Flea markets are a lovely way to spend an afternoon and support people in your community.
In that case, why not check out your local flea market? Often you'll find them at centralized locations, like temples and shrines, on designated days of the month. For example, in Nagoya, there's an antique flea market at Ōsu Kannon Temple on the 18th of each month, and at nearby Banshōji on the 28th. You may also find them held in parks, such as the Meiji Park Flea Market and the Earth Day Market in Yoyogi Park. Search for the name of your city/town plus フリーマーケット (furī māketto) or フリマ (furima) to find where people are pawning off their junk near you.
Outside of pandemic times, flea markets are wonderful places to find a few pieces of clothing, handmade goods, produce, or model airplanes to spice up the mundanity of life. It's also a lovely way to spend an afternoon, and you can walk away feeling warm and fuzzy about using your cold hard cash to support people in your community.
Local Thrift Stores
While you're braving the outside world, you can also stop by any small thrift stores in your local area. To find these holes in the wall, try plugging any of the Japanese secondhand shop terms we learned into Google Maps. You can also use a website called Tokubai to enter your postal code or prefecture, then under "Type of Store" (omise no shurui, お店の種類), select "reuse/secondhand shop" (riyūsu/chūkohinten, リユース・中古品店). Tokubai is meant to show you information on sales and deals at close-by grocery stores and drugstores, but it also works well for seeing a variety of thrift stores in your prefecture/city/ward, near your current location, or within walking distance of a certain train station.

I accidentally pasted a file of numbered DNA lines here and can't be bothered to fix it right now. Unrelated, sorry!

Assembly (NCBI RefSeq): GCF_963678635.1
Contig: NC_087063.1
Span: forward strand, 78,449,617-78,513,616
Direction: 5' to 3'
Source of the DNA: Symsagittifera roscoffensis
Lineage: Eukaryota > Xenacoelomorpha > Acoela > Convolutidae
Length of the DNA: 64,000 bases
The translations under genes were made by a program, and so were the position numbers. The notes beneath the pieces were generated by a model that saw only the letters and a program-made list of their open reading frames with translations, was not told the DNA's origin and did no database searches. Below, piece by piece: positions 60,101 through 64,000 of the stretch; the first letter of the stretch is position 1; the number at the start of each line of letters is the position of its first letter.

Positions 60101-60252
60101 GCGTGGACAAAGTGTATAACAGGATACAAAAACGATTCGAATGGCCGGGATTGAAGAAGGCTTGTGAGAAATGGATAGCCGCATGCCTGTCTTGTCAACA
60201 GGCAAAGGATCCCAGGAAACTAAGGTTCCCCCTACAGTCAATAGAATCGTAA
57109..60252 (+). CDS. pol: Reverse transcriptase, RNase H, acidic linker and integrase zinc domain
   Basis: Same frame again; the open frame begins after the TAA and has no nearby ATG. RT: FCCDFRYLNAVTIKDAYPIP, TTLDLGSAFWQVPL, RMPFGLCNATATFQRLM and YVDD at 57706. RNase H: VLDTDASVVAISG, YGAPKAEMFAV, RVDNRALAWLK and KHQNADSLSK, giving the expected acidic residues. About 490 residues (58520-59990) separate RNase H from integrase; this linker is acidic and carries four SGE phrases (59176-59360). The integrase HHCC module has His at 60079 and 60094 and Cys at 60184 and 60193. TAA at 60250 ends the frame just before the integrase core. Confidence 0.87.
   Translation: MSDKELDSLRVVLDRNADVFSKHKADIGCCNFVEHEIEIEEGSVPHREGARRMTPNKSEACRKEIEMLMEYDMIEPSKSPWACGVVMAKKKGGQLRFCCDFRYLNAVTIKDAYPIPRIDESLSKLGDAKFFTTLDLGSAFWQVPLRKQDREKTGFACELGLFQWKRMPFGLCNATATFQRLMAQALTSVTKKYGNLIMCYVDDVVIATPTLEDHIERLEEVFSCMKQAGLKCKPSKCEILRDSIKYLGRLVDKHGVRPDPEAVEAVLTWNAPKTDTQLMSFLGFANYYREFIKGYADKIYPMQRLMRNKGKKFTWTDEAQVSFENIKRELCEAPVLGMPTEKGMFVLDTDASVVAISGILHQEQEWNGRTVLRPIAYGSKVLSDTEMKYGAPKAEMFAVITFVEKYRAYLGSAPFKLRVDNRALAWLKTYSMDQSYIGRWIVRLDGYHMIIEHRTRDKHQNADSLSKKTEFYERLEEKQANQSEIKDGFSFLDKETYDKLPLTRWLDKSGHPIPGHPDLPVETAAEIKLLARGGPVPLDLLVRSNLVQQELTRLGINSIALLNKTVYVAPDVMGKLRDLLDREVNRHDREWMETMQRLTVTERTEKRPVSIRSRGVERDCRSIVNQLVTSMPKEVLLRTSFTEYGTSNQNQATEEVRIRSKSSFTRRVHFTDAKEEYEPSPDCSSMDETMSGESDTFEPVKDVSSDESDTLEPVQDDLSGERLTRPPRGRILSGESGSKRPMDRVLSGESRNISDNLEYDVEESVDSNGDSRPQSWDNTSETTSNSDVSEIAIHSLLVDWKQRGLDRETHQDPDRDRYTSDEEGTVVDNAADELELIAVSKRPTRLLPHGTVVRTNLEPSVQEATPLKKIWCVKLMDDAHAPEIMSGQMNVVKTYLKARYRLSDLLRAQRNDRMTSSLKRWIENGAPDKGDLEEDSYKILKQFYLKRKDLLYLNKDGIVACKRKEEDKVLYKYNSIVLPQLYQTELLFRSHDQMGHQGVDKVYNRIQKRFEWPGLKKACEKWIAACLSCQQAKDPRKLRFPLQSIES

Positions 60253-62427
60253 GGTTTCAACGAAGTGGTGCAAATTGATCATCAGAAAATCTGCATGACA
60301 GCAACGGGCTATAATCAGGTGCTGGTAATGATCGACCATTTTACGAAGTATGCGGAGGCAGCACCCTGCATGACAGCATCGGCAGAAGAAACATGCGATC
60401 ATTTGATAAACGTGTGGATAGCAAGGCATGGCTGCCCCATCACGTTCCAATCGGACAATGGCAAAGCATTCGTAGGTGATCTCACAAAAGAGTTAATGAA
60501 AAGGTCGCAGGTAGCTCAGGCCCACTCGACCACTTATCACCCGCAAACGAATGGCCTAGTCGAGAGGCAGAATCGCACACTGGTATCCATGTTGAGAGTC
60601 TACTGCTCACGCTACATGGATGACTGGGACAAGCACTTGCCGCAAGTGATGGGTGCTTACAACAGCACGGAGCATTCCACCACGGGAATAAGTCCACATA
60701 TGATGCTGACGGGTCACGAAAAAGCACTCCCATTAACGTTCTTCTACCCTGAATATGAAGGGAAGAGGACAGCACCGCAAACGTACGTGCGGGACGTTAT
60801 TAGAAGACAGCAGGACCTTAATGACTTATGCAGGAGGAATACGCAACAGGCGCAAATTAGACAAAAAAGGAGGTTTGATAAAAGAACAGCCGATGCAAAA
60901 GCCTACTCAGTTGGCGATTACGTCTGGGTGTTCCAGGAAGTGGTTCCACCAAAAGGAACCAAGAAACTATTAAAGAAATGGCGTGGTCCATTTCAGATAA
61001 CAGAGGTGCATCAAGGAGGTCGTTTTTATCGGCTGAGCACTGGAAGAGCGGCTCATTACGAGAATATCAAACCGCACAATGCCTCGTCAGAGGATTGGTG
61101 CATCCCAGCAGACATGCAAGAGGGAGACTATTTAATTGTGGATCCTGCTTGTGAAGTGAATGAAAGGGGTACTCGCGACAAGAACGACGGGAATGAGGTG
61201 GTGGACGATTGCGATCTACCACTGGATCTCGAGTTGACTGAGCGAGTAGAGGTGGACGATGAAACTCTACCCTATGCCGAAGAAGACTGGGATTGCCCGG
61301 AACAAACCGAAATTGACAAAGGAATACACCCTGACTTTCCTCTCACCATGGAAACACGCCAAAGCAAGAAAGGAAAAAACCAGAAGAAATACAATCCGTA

Sometimes, multiple reuse shops are concentrated in hotspots.
When searching, you may find that multiple reuse shops are concentrated in hotspots known for being hubs of antique, vintage, or retro goods. For example, many of Nagoya's are located in the shōtengai4 in Ōsu Kannon, near the temple that hosts monthly flea markets. If this is true in your area, congrats! You can conveniently hit many thrift stores in one trip, compare prices, and shop around until you find something your kokoro5 truly desires.
Though buying things online may save you some exertion, it also tends to squeeze the serendipity out of the shopping experience. So I recommend at least dipping a toe into your local thrifting scene — you might happen upon something special you never would have thought to Google.
Places Specializing in Specific Items
Once you're done perusing random succulents and old Gameboy cartridges at the park, why not take your shopping list to a more specific shop? Japan has some secondhand stores that specialize in one or a few types of items, many of which I mentioned in this article. So if you're thinking, "Flea markets are grand and all, but what I'm really looking for is a bunch of really specific funky lampshades from the 70s," this section is for you.
Specialty stores work well if you have a vague idea of what you want, but want to browse before buying.
Going to a specialty store in person works especially well if you have a vague idea of what you want, but need to browse some products in person before buying. For example, if you know you want to buy manga from a certain imprint but aren't sure which series to choose, go to Book-Off and flip through some options. When you're in need of something to sit on, head to トレファクマーケット (TreFac Market) to test which chair or sofa your posterior prefers. And if you're a fancy-pants hunting for secondhand luxury brands, Komehyo or Brand Collect may be the best place to bring your yen.